Highland Warriors is the current temporary exhibit at the Canadian War Museum, running into January 2020 for those of you in the area. It examines the origins of the Highland warrior and the legacy that continues through to the current day in military units. The exhibit uses art, reproductions, weapons, artifacts, and panels to explore the traditions of the Highlands and how they have evolved through time in military circles.
This map of Scotland dates to 1690, and the accompanying panel notes that the detail in the western Highlands was poor, reflecting a lack of knowledge about the region from outsiders.
The Highland double handed sword, also known as the claymore, was used in combat from the early 16th-late 17th centuries. It was also typically a ceremonial symbol of a chieftain. The blade on this one dates to 1530, while the pommel and grip are the result of later restoration work. Elsewhere in the exhibit, under the watch of a museum employee, it was possible to pick up a contemporary claymore.
Highland warriors rose up out of the clan system in Scotland. Panels examine that history.
This is a copy of a portrait that dated to around 1714. Portrait Of Alastair Grant Mor, The Laird Of Grant's Champion was originally painted by Richard Waitt.
Weapons of different origins are found in this display.
Some of the panels included poetry and prose, in three languages- Gaelic, English, and French.
There were times when Highlanders lent their services out abroad. The closing image from today's post reflects that.
Interesting. Bet it wasn´t as romantic back then as the movie "Highlander" tries to sell us...ReplyDelete
An interesting exhibition. The Highlands and Islands were always marginal land with frequent failed harvests - not a great place to make a peaceful living.ReplyDelete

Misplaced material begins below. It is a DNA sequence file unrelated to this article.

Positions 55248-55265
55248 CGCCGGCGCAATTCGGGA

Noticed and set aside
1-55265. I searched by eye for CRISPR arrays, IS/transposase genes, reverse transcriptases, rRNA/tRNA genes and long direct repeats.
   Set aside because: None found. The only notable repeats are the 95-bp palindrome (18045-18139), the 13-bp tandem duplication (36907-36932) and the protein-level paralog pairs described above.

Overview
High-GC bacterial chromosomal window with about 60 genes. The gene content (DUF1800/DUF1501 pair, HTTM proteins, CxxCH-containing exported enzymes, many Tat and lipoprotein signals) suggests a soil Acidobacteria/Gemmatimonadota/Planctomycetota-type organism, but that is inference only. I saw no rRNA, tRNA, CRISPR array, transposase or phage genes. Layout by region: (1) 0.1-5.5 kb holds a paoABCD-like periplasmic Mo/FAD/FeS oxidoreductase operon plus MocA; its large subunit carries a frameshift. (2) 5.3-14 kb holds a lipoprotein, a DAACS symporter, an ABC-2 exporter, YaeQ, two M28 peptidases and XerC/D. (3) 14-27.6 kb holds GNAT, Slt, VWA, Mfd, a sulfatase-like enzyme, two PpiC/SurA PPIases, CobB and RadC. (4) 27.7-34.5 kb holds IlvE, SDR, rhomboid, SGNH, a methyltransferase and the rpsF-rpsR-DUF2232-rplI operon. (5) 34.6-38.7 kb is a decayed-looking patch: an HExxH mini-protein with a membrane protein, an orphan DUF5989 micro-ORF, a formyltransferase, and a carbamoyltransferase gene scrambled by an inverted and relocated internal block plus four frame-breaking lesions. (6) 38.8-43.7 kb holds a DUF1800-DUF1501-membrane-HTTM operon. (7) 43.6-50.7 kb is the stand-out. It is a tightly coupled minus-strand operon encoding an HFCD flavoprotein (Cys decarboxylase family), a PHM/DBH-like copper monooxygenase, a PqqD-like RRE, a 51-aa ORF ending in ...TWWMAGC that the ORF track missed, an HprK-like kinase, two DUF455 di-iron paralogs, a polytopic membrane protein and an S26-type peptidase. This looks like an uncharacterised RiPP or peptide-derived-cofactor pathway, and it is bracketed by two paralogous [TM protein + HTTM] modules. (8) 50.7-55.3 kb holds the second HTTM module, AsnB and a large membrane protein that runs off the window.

How interesting, William !ReplyDelete
That's pure history ... Very interesting!ReplyDelete
I like that double handed sword.ReplyDelete
Great exhibit and great coverage.ReplyDelete
...humans have always found a way to kill each other!ReplyDelete
Um pouco da história do Canadá, aproveito para desejar um bom fim-de-semana.ReplyDelete
Dedais de Francisco e Idalisa
I find this interesting.ReplyDelete
very cool history .. i enjoy history so much. take care. ( ;ReplyDelete
Fascinating! Interesting warriors I knew so little about. Thanks for the history lesson. :-)ReplyDelete
That is certainly an interesting and unusual exhibit!ReplyDelete
Definitely, fascinating post and photos ~ being of Scottish heritage it is intriguing ~ still I wonder ~ will we ever have peace in our world ~ not in human nature I guess ~ReplyDelete
Happy Day to you,
A ShutterBug Explores,
aka (A Creative Harbor)
Hello, it is an interesting exhibit. Thanks for sharing. Enjoy your day, happy weekend!ReplyDelete
I have never thought of the Highlands and Canada! How interesting!ReplyDelete
I would love to see this exhibit. I have read quite a lot about highlanders. Scotland has always fascinated me.ReplyDelete
I never thought of the Highlanders as being mercenaries.ReplyDelete
this is on our list to see in October!Thanks for sharing this today!ReplyDelete
@Italiafinlandia: it is!ReplyDelete
@Iris: or Braveheart, or Outlander...
@John: these were places that could be unforgiving.
@Karl: that it was.
@Ella: I found it so.
@Marianne: I enjoyed it.
@Jan: so do I.
@Tom: that's true.
@Francisco: thank you.
@Anvilcloud: you should pay a visit sometime in the next few months.
@Beth: I liked this exhibit.
@DJan: you're welcome.
@RedPat: that it was.
@Carol: probably not.
@Eileen: you're welcome.
@Jeanie: there's a strong Scots heritage in Canada.
@Catarina: me too.
@Fun60: who'd have thought?
@Laurie: a pleasure to do so.
An interesting exhibit.ReplyDelete
The sword of Scotland was the claymore. The clansmen hadn't a chance.ReplyDelete
Wow. I didn't even know it was up.ReplyDelete
Looks like an interesting exhibition:)ReplyDelete
Very interesting, William, thanks.ReplyDelete
All the best Jan
Piece of history.ReplyDelete
@Bill: it was.ReplyDelete
@Joanne: it was quite a weapon.
@Jennifer: I enjoyed that exhibit.
@Rosie: it was quite something.
@Jan: you're welcome.